||Victorian Railways - 4-6-2 "Edward Henty" S302
The numerically small VicRail S class, consisted of only four locomotives (S300 to S303) designed by the VR Chief Mechanical Engineer Alfred E. Smith. This was VR's first three cylinder locomotive and included the design innovation of incorporating all three cylinders and the smokebox saddle into a single casting.
Though in regular service from 1928 to 1937 on the main North Eastern Line, intended expansion of locomotive numbers and serviced lines was never realised largely due the the "Great Depression". The S class was however highly utilised, with S302 travelling 2,327,367 km (1,446,468 miles) in just over 25 years of service life.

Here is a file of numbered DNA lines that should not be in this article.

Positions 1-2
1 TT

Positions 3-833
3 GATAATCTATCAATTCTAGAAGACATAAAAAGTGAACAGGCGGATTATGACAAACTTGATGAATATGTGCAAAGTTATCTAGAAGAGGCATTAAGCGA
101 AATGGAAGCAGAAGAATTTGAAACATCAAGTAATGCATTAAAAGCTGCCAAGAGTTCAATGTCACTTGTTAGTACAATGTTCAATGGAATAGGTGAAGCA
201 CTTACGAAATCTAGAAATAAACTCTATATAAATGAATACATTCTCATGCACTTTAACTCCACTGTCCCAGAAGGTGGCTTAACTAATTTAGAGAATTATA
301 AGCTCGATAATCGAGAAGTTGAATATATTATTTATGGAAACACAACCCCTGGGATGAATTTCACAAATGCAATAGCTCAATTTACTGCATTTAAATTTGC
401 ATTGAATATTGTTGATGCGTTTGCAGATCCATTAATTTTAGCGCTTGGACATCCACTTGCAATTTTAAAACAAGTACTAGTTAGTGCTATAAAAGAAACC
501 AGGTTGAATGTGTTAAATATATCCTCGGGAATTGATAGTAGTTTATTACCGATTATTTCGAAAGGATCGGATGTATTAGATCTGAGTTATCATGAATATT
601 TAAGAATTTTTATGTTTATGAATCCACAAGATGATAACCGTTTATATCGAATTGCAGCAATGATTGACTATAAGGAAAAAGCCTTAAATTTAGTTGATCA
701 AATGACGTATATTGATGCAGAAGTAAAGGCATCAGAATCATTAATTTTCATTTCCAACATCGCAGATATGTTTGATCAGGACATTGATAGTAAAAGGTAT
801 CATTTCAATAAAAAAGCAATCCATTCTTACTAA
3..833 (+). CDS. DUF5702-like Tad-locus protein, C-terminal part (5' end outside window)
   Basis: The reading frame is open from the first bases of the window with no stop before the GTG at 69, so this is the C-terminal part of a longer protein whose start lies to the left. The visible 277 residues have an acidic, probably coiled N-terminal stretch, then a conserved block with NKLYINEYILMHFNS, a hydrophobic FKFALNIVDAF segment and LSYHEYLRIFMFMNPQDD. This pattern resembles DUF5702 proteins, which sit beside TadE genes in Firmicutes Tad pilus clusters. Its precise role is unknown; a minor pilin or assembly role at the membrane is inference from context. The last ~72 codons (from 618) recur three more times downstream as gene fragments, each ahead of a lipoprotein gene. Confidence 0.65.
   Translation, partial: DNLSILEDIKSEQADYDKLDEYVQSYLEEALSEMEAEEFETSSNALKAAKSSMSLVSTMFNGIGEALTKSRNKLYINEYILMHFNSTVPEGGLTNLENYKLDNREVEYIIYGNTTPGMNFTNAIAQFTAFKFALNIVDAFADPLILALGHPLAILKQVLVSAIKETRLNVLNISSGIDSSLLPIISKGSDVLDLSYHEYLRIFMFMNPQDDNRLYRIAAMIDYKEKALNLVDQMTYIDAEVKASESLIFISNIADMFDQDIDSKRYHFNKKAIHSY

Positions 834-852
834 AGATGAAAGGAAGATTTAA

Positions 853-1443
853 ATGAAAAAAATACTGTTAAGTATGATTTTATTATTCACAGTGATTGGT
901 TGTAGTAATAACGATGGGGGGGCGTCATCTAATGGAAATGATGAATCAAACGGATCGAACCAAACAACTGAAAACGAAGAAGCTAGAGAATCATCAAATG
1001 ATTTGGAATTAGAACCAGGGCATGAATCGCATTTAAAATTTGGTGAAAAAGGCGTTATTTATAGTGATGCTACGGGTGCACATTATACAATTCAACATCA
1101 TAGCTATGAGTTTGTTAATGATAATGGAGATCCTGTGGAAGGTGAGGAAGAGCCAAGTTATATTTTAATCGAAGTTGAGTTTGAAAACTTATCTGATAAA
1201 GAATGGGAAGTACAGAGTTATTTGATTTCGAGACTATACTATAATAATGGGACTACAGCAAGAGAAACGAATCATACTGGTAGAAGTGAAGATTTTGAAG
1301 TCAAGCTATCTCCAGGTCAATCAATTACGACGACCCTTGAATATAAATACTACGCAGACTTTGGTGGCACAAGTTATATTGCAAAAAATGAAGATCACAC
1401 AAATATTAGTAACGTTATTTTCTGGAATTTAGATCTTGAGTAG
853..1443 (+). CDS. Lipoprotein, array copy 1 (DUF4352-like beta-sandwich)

The S Class was built and remained unstreamlined until 1937, when with the introduction of the new "Spirit Of Progress" carriages the 'modern' streamlined look was added to locomotives to match (inspired by the American railroad, Baltimore and Ohio train "The Royal Blue").
From that time on on the S Class became the glamour streamliner of the Victorian Railways, which saw the locomotives named after prominent figures from early Victorian history:
S 300: Matthew Flinders
S 301: Sir Thomas Mitchell
S 302: Edward Henty
S 303: C J La Trobe
With the demands of the Spirit Of Progress run between Melbourne and Albury including ... a trailing load of up to 600 tons and sections with greater than a 1 in 50 gradient ... the S Class was at the time the only passenger locomotive on the Victorian railways with enough power for the task.
Even though they were only converted to oil burning in early 1951, the introduction of the newly delivered B class diesels in 1952 saw the S Class quickly scrapped.